I RATHER think that some of us – and I include myself – owe Alan Solomons an apology.
We were fairly critical, some severely critical, of, first, the Edinburgh coach’s recruitment policy, as he seemed to be filling his squad with southern hemisphere players with no great record of achievement; and then equally critical of the very limited and unambitious style in which his team were playing.
His assurance that he was working on the same long-term plan as he had when coach of Ulster was met with a degree of scepticism, and certainly, for his first season in charge and the early weeks of his second one, neither results nor performance suggested he was proceeding on the right lines.
But now I think we must eat our words and say “sorry, we got it wrong, you seem to be getting it right”. Last weekend, Edinburgh went down to Wales and ended the Llanelli Scarlets’ 15-month unbeaten home record, a victory that leaves them with a chance of finishing in the top six of the league. Tomorrow they play London Irish in the quarter-final of the European Challenge Cup with the prospect of a home semi-final if they win. Admittedly, this is the subsidiary European competition, but – something for which I don’t feel the need to apologise – I suggested months ago that Edinburgh might benefit from being in the Challenge Cup rather than being up against the bigger beasts of the Champions one.
Moreover, as Edinburgh’s results and performance have both improved, Solomons has been able to give more opportunities to young or comparatively inexperienced Scots like Sam Hidalgo-Clyne, Hamish Watson and Rory Sutherland, while at least one of his Scotland-qualified imports, Ben Toolis, has made huge strides and a very good impression. Eleven of the XV starting against London Irish are Scots, while a 12th, the South African prop WP Nel, will be qualified for Scotland this summer.
So the future for Edinburgh at last looks more promising and Alan Solomons has evidently got much more right than wrong. All that is needed now is for the SRU to do what should have been done years ago, and somehow or other find a more suitable club-sized ground for Edinburgh than Murrayfield can ever be, at least for their ordinary league matches.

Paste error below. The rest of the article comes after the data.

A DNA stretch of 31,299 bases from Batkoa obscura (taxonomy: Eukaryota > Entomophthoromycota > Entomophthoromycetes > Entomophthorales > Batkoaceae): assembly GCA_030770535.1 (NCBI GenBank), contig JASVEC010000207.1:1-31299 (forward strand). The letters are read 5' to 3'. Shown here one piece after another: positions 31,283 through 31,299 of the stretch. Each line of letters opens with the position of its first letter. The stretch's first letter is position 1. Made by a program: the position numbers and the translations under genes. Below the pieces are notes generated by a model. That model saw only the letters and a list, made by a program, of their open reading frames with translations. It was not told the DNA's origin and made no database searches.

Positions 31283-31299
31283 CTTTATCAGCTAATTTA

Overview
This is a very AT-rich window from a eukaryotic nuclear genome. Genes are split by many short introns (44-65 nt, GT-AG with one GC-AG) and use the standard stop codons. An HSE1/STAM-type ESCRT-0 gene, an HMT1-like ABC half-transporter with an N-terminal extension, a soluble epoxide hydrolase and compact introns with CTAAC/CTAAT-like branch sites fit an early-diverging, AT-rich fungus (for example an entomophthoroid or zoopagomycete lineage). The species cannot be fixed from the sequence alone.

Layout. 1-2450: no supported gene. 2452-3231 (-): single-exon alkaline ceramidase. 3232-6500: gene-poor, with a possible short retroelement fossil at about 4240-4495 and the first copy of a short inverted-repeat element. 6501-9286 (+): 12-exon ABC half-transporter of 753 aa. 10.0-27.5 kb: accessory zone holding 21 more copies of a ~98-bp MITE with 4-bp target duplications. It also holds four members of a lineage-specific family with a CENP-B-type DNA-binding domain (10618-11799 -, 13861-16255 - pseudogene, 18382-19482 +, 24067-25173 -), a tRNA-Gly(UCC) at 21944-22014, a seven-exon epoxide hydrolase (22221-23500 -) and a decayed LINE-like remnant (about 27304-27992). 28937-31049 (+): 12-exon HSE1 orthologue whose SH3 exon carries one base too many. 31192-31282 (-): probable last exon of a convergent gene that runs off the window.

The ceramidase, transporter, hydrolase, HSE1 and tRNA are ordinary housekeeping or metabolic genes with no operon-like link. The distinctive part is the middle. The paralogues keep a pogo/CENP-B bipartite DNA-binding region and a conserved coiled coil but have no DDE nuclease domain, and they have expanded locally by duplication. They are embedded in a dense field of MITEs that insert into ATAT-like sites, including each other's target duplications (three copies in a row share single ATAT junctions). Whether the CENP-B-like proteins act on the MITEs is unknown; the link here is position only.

The evidence of Glasgow’s improvement since they settled in to Scotstoun merely reinforces the case for providing Edinburgh with a ground where a crowd of five or six thousand can generate a lively atmosphere – something impossible in the cavernous wastes of Murrayfield.
This is the time of year when contracts expire and players move clubs. It’s a bit worrying that talented attackers and proven try-scorers like Niko Matawalu, DTH van der Merwe, Sean Maitland and Tim Visser are all heading out of Scotland. Admittedly the first two are not eligible for the national team, but they have contributed hugely to Glasgow’s success, and will be at least as hard to replace as Tim Visser will be for Edinburgh. The South African Canadian van der Merwe, in particular, has seemed to get better and better every year, and this season has been outstanding, unquestionably the best wing three-quarter playing in Scotland, arguably on his form the best finisher in the Guinness Pro 12.
As against this, Mike Blair is returning to Scotland, partly as a replacement for Matawalu, partly to act as a mentor of Glasgow’s younger scrum-halves. He retired from international rugby three years ago, probably too soon, but, by doing so, may, like others, have prolonged his playing career. In his prime, he was, for a couple of years at least, perhaps the best No 9 in the northern hemisphere, but it was his misfortune rarely to play behind a dominant Scotland pack, capable of providing the quick ball which, for example, the Ireland forwards have supplied to Conor Murray this year. Blair will doubtless make a considerable contribution to Glasgow on the field, and perhaps an even more important one off it. Anyone who has read his contributions to the BBC rugby website will know that he is an acute and highly intelligent analyst of the game.
As he goes in through Glasgow’s revolving door, Al Kellock comes out. He may not have been one of Scotland’s greatest lock forwards, though he was a pretty good one, but nobody in the professional era has meant more to his club than Kellock. He has led Glasgow forward and driven them forward, being the heart of the club much as, say, Alan Quinlan was for Munster in their glory years. Moreover, he captained the first Scotland team to win a Test series overseas, when both matches were won in Argentina in 2010. He has always led by example, and I would guess that young Jonny Gray would be quick to acknowledge his debt to his Glasgow mentor. It’s not over yet, of course. Glasgow are still in line to head the Guinness 12 table and to win the play-offs. Lifting that trophy would be the right send-off for Big Al.
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